One Congressman Can't Keep All the White House Scandals Straight

Weigel
Reporting on Politics and Policy.
May 15 2013 8:43 AM

Opening Act: Bros Being Bros

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President Barack Obama departs the White House on May 13, 2013 for a fundraiser in New York.

Photo by JIM WATSON/AFP/Getty Images

I'm outsourcing most of the table-banging about this to my colleague Matthew Yglesias, but I'm shocked, shocked, that raising the top tax rate and cutting some spending shrunk the deficit. I thought we needed deeper tax cuts in order to do that!

Scott Conroy talks to Gabriel Gomez, who (with some help from a narrative-hungry media) wants to take Scott Brown's place as the bro-senator.

“When I decided to run, I can’t count how many, like, Navy buddies called or emailed me and literally said, ‘Are you insane?’” Gomez recalled. “They all reached out and were like, ‘Dude, like you’ve got a great job, you’ve got a great family.’ I’ve got four amazing kids, my wife is awesome, [I] had a great job until I left it. ‘And why would you want to go down there?’ Like, they said it’s like a cesspool.”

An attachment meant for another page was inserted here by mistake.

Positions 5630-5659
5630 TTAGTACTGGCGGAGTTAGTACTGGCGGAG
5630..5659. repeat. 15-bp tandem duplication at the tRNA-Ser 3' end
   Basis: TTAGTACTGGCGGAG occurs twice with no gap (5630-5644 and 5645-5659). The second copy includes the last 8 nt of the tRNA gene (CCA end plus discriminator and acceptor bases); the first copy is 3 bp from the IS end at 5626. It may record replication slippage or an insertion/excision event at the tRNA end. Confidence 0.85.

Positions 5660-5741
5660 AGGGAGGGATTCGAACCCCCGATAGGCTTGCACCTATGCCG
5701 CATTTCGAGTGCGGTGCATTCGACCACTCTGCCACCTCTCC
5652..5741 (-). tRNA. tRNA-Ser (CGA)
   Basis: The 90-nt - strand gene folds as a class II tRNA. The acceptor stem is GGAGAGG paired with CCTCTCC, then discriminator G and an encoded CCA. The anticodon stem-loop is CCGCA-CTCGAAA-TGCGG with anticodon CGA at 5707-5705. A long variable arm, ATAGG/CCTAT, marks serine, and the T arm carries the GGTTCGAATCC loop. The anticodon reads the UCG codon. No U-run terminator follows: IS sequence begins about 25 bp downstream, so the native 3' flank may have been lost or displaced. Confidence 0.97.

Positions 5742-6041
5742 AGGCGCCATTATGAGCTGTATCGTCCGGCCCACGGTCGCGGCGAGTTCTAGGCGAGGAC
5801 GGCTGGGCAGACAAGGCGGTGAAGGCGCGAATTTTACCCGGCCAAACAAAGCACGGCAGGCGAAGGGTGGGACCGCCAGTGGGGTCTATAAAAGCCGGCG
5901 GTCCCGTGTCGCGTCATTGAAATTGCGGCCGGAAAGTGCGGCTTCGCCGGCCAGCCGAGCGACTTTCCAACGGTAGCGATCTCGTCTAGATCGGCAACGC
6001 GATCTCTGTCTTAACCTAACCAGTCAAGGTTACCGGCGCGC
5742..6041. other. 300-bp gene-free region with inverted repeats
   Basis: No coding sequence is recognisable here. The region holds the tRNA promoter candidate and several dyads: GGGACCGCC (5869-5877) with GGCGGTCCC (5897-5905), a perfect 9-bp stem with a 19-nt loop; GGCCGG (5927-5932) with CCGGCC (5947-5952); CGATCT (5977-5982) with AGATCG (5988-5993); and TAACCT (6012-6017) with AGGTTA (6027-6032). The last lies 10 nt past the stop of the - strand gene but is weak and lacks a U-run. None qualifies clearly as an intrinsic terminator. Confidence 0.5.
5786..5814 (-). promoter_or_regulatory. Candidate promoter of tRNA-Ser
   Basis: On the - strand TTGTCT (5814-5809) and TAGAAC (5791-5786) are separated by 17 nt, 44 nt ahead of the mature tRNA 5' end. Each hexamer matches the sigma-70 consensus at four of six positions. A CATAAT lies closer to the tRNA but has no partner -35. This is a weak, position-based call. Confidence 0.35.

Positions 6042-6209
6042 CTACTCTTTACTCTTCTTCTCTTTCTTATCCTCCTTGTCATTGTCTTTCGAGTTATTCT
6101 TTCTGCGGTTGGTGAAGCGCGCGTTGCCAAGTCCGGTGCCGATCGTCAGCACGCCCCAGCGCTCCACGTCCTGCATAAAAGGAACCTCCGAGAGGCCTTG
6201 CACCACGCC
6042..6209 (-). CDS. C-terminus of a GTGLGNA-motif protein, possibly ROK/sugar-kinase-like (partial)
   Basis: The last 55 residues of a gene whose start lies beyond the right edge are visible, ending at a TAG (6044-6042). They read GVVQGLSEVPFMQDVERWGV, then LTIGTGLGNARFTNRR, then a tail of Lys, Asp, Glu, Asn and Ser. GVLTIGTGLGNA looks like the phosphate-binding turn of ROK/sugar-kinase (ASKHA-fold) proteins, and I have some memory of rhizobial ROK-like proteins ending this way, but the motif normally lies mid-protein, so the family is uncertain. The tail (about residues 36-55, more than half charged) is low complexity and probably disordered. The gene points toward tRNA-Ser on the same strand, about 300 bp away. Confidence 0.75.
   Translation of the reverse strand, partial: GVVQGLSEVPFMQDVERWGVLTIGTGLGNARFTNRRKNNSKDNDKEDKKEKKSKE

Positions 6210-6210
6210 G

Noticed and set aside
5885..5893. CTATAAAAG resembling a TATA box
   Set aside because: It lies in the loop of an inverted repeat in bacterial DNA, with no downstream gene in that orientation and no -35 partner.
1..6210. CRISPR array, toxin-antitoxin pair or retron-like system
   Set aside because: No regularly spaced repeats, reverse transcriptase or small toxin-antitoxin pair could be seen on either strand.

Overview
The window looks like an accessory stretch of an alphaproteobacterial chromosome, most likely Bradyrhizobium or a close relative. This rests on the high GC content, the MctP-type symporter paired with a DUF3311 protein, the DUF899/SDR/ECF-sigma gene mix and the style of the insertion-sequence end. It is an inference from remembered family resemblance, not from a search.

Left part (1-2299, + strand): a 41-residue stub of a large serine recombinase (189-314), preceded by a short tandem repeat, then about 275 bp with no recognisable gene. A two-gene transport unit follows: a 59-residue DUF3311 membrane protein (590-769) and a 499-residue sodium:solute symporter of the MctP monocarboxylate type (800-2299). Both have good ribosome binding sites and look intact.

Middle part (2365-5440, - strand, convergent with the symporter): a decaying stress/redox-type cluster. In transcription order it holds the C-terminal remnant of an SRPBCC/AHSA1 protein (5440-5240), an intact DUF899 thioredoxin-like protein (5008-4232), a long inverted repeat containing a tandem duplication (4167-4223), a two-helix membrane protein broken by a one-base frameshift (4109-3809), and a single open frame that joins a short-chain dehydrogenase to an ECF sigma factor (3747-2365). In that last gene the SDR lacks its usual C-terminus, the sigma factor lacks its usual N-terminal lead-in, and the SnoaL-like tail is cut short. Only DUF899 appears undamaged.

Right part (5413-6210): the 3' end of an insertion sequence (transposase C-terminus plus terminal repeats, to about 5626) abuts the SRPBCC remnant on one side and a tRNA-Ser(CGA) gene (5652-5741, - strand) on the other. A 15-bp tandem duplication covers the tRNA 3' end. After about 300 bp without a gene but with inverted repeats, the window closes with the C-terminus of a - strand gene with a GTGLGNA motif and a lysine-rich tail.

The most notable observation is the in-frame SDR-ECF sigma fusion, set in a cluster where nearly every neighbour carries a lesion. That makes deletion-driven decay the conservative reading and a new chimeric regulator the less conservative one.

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The Wall Street Journal hops aboard the "the IRS scandal proves that we can't enforce Obamacare" train.

I wrote a bit about it in my piece on the Omnishambles, but Chris Moody captures Steny Hoyer's temporary inability to keep scandals straight quite well.

And as Washington stays obsessed with an inscrutable "talking points" scandal, James Ledbetter emerges from the Wayback Machine with a 1998 piece about an inscrutable "talking points" scandal.

David Weigel is a reporter for Bloomberg Politics

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